LaShawn Merritt will enter the 2016 Olympic Games in Rio de Janeiro, Brazil as one of USA Track and Field’s most decorated competitors, but the seasoned veteran is all business.
With 14 gold medals over the course of his international career, the Virginia native understands proper training and what it takes to win. In Beijing’s 2008 Olympics, LaShawn captured two gold medals in the 400-meter run and the 400-meter relay event, but a hamstring injury forced him out of action in 2012’s London games. Despite all of his past success, he’s only focused on adding to that medal count.
“Since I’m still in the sport, I don’t like to display my medals. I keep them in a briefcase,” he told NBC.
In 2016’s Olympics, LaShawn will compete in the 200-meter race, the 400-meter race and the 4×400-meter relay.
His personal best of 43.65 seconds in the 400-meter race makes him the sixth fastest of all-time. He’s also one of only four men in history to have broken 20 seconds for the 200-meter run and 44 seconds for the 400-meter run.
“I really want to run a fast time in this 400. I’ve been working on some speed and it shows,” he said earlier this season. “I have to dip down into the 43-lows. I’ve been running 43-highs for like 10 years now. It’s time to really get focused, buckle down and try to leave a legacy in this sport.”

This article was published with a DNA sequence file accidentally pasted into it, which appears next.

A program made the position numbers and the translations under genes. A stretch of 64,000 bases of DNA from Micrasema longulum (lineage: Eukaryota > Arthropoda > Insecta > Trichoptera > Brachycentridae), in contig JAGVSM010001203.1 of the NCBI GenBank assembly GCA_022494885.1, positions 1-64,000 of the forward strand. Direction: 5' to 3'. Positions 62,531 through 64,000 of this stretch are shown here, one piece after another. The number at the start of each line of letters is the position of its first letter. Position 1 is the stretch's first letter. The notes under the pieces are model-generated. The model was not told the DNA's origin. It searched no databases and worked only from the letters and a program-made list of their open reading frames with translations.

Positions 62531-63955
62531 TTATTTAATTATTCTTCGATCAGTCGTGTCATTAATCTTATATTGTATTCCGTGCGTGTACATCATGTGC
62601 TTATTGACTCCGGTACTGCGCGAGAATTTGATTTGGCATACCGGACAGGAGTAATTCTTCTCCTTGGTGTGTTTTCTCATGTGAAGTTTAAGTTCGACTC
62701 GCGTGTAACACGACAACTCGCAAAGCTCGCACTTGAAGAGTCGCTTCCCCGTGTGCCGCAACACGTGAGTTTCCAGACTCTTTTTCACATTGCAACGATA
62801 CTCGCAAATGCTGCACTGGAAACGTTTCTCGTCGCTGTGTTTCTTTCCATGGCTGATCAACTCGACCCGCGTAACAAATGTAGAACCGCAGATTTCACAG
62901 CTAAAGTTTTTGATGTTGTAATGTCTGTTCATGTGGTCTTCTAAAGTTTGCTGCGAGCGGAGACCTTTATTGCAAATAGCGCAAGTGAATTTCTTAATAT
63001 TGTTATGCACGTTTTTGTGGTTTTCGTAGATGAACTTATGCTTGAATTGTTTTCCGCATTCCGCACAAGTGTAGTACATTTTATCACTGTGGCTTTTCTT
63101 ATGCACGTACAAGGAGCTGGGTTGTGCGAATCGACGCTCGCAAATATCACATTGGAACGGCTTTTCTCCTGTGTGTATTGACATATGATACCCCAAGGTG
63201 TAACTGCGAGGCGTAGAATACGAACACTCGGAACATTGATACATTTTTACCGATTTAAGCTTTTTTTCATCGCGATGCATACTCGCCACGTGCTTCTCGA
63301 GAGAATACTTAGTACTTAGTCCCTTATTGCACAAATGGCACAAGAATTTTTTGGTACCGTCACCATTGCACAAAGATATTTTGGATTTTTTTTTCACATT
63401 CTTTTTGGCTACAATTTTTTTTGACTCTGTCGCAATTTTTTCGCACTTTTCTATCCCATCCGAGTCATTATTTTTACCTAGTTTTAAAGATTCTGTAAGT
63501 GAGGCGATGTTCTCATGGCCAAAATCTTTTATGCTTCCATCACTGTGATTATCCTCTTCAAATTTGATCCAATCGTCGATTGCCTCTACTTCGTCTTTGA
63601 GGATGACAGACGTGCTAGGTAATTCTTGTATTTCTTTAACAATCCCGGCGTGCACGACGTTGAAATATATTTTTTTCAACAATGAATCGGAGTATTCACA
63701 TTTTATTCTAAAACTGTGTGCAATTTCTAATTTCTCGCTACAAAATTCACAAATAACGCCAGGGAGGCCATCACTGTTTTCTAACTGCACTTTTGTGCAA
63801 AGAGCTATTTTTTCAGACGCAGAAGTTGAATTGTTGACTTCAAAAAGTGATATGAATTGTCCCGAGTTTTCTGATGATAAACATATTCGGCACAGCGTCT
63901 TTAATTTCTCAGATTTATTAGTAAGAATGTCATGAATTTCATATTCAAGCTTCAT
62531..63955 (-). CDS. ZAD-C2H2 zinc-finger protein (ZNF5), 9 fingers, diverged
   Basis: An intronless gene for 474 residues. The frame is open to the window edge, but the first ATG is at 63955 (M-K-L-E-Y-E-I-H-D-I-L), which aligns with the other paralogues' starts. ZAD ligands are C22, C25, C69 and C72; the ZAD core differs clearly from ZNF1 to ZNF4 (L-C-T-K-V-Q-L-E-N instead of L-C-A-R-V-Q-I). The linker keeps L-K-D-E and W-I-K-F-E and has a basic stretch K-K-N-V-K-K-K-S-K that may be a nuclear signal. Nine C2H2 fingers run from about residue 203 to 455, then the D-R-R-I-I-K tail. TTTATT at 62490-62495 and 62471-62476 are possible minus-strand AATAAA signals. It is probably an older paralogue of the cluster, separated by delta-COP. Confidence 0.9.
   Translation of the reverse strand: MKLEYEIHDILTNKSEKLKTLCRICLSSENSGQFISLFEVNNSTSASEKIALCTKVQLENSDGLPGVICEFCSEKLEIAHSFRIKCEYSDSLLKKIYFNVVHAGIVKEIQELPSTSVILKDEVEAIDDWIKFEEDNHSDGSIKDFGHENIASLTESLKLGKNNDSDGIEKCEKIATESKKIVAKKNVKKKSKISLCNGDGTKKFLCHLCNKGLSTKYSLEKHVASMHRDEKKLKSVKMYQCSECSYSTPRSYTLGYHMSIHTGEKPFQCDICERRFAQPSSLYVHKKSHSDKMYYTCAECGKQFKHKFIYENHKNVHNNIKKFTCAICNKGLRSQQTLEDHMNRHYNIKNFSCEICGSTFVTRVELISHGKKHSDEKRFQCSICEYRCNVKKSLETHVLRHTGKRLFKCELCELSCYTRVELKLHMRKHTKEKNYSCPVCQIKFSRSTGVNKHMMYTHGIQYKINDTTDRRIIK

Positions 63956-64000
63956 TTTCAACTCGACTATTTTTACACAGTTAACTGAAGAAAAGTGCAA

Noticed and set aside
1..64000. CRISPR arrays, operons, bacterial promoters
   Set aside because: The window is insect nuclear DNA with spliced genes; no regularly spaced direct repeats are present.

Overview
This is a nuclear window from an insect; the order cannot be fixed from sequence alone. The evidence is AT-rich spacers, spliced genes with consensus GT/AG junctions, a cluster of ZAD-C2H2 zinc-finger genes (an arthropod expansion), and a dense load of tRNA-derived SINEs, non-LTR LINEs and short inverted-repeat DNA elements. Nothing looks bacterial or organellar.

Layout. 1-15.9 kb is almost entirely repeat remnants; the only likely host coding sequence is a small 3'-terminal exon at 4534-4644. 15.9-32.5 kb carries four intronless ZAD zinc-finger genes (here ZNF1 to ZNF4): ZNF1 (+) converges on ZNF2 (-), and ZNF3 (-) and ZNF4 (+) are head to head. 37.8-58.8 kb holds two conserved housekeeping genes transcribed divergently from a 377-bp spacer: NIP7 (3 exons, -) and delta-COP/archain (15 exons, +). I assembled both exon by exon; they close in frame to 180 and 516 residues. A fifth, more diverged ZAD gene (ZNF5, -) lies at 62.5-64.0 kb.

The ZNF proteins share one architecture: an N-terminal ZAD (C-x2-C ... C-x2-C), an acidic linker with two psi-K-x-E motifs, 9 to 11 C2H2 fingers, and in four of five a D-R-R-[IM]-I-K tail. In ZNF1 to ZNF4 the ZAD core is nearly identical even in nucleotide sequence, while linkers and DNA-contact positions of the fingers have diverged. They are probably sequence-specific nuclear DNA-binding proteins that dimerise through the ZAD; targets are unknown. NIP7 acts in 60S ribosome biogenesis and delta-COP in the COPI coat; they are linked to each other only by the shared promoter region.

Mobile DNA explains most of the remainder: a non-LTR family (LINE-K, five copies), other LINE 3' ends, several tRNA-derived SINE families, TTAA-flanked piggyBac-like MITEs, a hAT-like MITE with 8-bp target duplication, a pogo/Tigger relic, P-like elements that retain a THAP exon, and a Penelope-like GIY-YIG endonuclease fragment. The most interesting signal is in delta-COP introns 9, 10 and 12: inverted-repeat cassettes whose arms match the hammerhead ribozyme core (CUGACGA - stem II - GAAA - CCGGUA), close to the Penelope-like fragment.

Most recently, the Virginia native showed he still has lightning pace when he captured a gold medal during 2015’s World Championships in Beijing and another gold medal in 2015’s World Relay Championships in Nassau.
On July 8, he ran the year’s best time for the 200-meter event at 19.74 seconds, but he will face elite competition in Rio. Joining him at the start will be his teammate Justin Gatlin, who was part of the last time the U.S. swept the men’s-200 event in 2004. The two are poised to take down a household name on the Olympic stage: Jamaica’s Usain Bolt.
LaShawn wasn’t sure about competing in the 200-meter run, but his renewed vigor at the thought of winning multiple gold medals has inspired him.
“My body felt good and I had just run 43.9” in the 400, Merritt told The Virginian Pilot. “I felt like I was recovering well and I was getting great treatment from the USA staff and my chiropractor, Dr. (David) Pascal. So I thought, ‘Let me just go ahead and hop in this.’”
LaShawn’s father, Owen, told The Pilot that his son has the work ethic and determination to succeed, win or lose.
“When he sets his mind on something, he’s going to give his all. And if doesn’t get three gold medals, it won’t be because he didn’t give it his all.”
With the opportunity to build a lasting legacy in the sport, LaShawn still has one more big task on his mind.
“I’ve been on top of the sport for a long time,” he told reporters at the media summit. “This is my tenth year as a professional. I’ve won some gold medals, I’ve had the undefeated season – but I haven’t got that world record yet. So that’s what we’re aiming towards these next couple of years.”
LaShawn’s primary focus will be the 400m, which begins with the opening round on Aug. 12 and ends with the final on Sunday, Aug. 14.